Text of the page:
Report: Pistons, Andre Drummond ‘talking at a business level’ about extension

Kurt Helin
NBC Sports

In what will be a down free agent market next summer, Andre Drummond could be one of the biggest names available.

Drummond has a $28.8 player option for next season but has all but said he plans to decline it and test the free agent market, where he expects a max contract. Pistons owner Tom Gores has said that keeping Drummond is one of his top priorities.

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So what about an extension?

While it’s unlikely, the sides are talking, reports Vince Ellis at the Detroit Free Press.

Gores confirmed the two sides are “talking at a business level,” and two sources told the Free Press that the Pistons have told Drummond’s representatives the franchise would like to retain his services. This comes after multiple sources told the Free Press last month Drummond requested a contract extension at some point during the offseason.

Numbers have been exchanged, but it’s clear what he expects: He would like to sign the second maximum contract of his career.

It’s not going to happen, and it’s all about the money.

An extension would involve Drummond opting into next season at $28.8 million, then the Pistons can add as many as three years onto that, with the first year of the extension starting at $34.5 million. If Drummond opts out he could sign a five-year max extension with the Pistons for $190 million ($38 million a year average) or a four-year deal with another team for $140 million ($35 million a year average). Drummond told Ellis he believes he is a max player, and sounded like a player who wants to sign a max deal.

The question for the Pistons: Do they want to offer Drummond the max? Do they want to be locked into Drummond for years after Blake Griffin‘s contract ends?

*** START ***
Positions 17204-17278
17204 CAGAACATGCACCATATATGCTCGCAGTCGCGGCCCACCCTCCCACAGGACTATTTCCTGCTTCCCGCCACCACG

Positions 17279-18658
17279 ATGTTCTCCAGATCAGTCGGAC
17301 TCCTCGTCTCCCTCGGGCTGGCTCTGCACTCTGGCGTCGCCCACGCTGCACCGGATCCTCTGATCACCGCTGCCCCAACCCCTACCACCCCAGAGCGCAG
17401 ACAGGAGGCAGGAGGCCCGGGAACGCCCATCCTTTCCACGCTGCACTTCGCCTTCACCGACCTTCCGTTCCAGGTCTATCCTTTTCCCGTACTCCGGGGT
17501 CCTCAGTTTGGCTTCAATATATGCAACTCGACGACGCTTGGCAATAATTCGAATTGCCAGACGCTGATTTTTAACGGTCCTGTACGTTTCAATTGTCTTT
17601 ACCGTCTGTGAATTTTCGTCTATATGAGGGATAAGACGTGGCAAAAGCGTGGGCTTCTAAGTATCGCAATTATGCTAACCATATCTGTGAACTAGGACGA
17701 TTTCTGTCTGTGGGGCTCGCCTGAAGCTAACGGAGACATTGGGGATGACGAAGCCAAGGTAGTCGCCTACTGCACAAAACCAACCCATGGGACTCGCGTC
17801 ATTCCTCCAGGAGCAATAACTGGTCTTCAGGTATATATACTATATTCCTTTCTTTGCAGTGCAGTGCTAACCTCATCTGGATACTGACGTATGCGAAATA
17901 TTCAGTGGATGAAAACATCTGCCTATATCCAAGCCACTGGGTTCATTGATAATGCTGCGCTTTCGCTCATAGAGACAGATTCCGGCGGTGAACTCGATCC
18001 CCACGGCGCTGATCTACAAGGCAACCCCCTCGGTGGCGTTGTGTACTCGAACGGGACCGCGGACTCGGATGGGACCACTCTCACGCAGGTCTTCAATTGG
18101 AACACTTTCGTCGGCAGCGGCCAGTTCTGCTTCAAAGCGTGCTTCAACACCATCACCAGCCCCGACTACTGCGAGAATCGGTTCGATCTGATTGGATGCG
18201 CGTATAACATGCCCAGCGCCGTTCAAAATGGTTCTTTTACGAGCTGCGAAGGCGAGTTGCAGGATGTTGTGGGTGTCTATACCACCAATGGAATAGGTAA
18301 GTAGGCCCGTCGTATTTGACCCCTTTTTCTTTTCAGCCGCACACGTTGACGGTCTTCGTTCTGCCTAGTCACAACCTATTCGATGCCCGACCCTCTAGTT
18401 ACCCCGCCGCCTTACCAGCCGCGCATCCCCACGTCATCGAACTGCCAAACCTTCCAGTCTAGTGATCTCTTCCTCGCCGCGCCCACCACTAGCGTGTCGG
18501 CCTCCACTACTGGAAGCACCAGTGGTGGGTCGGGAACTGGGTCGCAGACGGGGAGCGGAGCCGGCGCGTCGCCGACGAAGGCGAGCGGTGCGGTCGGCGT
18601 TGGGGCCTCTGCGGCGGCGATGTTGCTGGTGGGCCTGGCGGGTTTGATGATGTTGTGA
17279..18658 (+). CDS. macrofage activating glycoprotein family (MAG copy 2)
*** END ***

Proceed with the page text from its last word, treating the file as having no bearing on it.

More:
Drummond is an All-Star level player who averaged 17.3 points per game last season at 53.3 percent shooting, plus is (arguably) the best rebounder in the NBA, averaging 15.6 per game (he was second in the NBA last season in overall percentage of available rebounds grabbed at 25.4 percent). He averaged a ridiculous 5.4 offensive rebounds a night. Plus, Drummond is a solid paint protector on defense.

However, Drummond does not space the floor and is a throwback — an effective one, but a throwback — as the NBA evolves to space and pace. Teams are hesitant to pay big money for centers right now, a position teams more and more believe they can fill nearly as well for far less money.

Is there a max market for Drummond next summer? This past summer Al Horford signed for four years, $109 million in Philly (Horford is older at 33). Nikola Vucevic re-signed in Orlando for four-years, $100 million, after a career season. Brook Lopez got four-years, $52 million to stay in Milwaukee. If those guys aren’t getting the max, and DeMarcus Cousins is settling a one-year deal for $3.5 million (granted, coming off multiple injuries), would Drummond? That might be a reason for him to consider an extension.

One way or another, Drummond is going to be playing a big role in next summer’s free agent market.

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